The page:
All babies born at the hospital, including preemies, experience a concept called “family-centered care,” which encourages parents to assist in caring for, rocking, holding and feeding their babies daily. Despite all of the tubes and monitors needed for the preemies, this family-centered care is vital.

Critz notes that the technique is extremely important in the neonatal intensive care unit, called the NICU. Bonding with even the smallest infants in the early stages is critical for the baby’s development. She and her colleagues have found the more parents are involved with the care of their preemies, the better the babies thrive.

EUHM has been a leader in neonatal care for as far back as the 1940’s. The hospital’s NICU opened in 1981 and currently serves as part of the Emory Regional Perinatal Center, one of six regional perinatal centers in the state to care for high-risk infants. Learn more about the maternity center at EUHM.

Posted on by Janet Christenbury in Uncategorized Leave a comment

Obesity ups risk for endometrial cancer

Increasing numbers of obesity in both men and women nationwide are resulting in a growing rate of multiple health consequences. Recent research suggests that overweight women are at an increased risk of developing endometrial cancer, especially if menopause occurs in women younger than age 45.

One study has found that women with a body mass index (BMI) of greater than 35, who experienced their last menstrual period at an age younger than 45, had more than 20 times the risk of developing endometrial cancer than normal-weight women.

BMI is a measure of body fat based on height and weight that applies to both adult men and women. A BMI of 18.5 to 24.9 is considered normal weight, 25 to 29.9 is considered overweight and a number over 30 is considered obese.

Mary Dolan, MD, MPH, assistant professor of gynecology and obstetrics, Emory School of Medicine, notes that experts already know that obesity is linked to cardiovascular disease, high blood pressure, diabetes, joint complications and other diseases. Now the connection between obesity and endometrial cancer is on experts’ radar.

Mary Dolan, MD, MPH

Mary Dolan, MD, MPH

Endometrial cancer forms in the tissue lining the uterus or endometrium – the lining that is “shed” monthly during menstruation. Endometrial cancer is more common in older women and fortunately is usually diagnosed early since it causes abnormal bleeding, says Dolan.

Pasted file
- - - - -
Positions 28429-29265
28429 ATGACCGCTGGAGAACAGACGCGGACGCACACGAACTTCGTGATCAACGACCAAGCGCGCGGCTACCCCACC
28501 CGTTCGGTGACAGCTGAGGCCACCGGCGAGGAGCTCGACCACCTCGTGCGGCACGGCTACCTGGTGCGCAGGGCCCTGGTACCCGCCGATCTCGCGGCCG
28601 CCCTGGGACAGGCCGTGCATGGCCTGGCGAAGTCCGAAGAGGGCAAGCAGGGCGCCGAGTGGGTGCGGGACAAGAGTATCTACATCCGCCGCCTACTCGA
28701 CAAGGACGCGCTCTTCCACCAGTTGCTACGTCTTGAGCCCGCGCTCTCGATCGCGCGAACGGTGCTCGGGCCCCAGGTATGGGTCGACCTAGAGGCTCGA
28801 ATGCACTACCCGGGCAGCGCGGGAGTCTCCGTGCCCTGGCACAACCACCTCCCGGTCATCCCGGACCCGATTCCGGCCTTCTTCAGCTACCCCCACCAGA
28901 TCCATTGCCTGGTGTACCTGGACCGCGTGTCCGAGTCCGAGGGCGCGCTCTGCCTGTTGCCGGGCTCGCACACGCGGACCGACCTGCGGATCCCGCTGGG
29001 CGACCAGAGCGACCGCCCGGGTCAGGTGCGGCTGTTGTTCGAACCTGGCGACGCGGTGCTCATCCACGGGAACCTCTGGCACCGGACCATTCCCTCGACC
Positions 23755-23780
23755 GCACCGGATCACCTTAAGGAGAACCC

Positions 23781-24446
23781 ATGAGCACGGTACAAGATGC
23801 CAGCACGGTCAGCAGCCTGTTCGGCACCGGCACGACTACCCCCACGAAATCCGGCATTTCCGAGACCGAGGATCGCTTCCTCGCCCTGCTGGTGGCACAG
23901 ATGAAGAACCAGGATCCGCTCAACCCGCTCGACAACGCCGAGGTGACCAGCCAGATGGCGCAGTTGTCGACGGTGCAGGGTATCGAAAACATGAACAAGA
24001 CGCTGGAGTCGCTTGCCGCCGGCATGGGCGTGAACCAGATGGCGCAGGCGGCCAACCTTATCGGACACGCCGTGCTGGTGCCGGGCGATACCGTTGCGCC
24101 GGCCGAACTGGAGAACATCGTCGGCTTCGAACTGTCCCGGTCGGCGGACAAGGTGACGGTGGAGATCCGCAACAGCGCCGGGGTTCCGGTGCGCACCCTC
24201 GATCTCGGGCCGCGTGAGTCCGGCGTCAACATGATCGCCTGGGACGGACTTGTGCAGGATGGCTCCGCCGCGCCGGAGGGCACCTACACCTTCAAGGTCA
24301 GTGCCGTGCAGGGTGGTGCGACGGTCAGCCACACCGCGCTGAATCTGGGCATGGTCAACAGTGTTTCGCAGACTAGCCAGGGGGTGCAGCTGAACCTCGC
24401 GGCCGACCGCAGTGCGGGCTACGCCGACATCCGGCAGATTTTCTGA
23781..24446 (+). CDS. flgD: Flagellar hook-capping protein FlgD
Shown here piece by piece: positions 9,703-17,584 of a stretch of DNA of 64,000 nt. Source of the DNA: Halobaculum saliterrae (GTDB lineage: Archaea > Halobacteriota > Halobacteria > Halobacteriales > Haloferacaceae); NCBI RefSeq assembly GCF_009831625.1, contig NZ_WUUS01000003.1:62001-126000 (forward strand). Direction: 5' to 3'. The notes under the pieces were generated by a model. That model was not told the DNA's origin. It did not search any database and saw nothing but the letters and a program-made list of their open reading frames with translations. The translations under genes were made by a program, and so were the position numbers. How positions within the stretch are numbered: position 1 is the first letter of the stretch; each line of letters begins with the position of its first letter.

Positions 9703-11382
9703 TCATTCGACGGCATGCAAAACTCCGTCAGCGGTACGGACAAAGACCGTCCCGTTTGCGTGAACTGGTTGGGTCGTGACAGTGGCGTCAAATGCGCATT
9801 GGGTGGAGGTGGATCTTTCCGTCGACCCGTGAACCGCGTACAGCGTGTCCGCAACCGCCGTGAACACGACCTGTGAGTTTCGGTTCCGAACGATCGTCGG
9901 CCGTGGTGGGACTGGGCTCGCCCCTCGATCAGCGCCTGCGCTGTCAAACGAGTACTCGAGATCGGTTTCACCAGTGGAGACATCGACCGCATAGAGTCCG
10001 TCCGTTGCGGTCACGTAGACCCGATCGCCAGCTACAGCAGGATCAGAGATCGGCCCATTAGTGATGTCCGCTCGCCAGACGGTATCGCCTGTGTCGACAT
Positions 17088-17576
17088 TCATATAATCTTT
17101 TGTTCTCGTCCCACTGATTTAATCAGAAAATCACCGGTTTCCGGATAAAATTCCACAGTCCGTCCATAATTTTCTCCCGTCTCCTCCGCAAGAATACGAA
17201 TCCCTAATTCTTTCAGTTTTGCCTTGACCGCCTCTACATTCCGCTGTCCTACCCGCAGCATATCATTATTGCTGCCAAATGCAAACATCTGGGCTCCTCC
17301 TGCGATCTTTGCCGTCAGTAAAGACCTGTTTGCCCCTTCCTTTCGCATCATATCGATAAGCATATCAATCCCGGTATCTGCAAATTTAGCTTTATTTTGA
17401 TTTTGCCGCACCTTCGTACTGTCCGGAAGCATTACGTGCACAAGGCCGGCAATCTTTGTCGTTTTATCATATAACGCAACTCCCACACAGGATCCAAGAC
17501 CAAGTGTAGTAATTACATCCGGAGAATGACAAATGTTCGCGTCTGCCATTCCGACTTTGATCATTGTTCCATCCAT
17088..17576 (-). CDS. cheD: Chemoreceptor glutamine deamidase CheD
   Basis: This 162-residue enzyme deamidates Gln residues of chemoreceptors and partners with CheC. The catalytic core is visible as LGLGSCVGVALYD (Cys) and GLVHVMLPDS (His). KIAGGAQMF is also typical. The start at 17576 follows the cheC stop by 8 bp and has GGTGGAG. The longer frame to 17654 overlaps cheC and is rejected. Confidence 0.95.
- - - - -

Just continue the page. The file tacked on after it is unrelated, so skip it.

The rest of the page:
In a report published recently, Dolan and colleagues from the Centers for Disease Control and Prevention (CDC) discuss findings from a review of data from the Cancer and Steroid Hormone study from the 1980s. This study examined the relationship between oral contraceptive use and breast, ovarian and endometrial cancers in women ages 20-54 years.

Since many of the study patients with endometrial cancer were overweight, the study gave researchers an opportunity to look at the risk for endometrial cancer among younger, overweight women using BMI.

The study found that women who were younger than 45 when they had their last period and had a BMI over 35 had a 21.7 times greater risk of developing endometrial cancer than a woman of normal weight.

In comparison, older women with a BMI of 35 or higher, who had their last period at age 45 or older, had a 3.7 times greater risk of developing endometrial cancer than a woman of normal weight.

Elevated risks were also seen for women who had been overweight or obese at age 18 and who had their last period before age 45.

Dolan says obesity can lead to higher levels of estrogen because of chronic “anovulation,” where a woman fails to ovulate. Because the condition brings on irregular or no menstruation, estrogen levels remain high while opposing progesterone levels remain low. Experts believe this combination leads to an increased risk of endometrial cancer.

Dolan says physicians need to counsel patients even more to maintain a healthy weight. By both losing weight and then maintaining it, a woman’s risk for endometrial cancer likely decreases.

This study is one of only a few which have focused on younger women and the relationship between obesity and endometrial cancer. The results were published in the July 2009 issue of Obstetrics & Gynecology

Posted on by Janet Christenbury in Uncategorized Leave a comment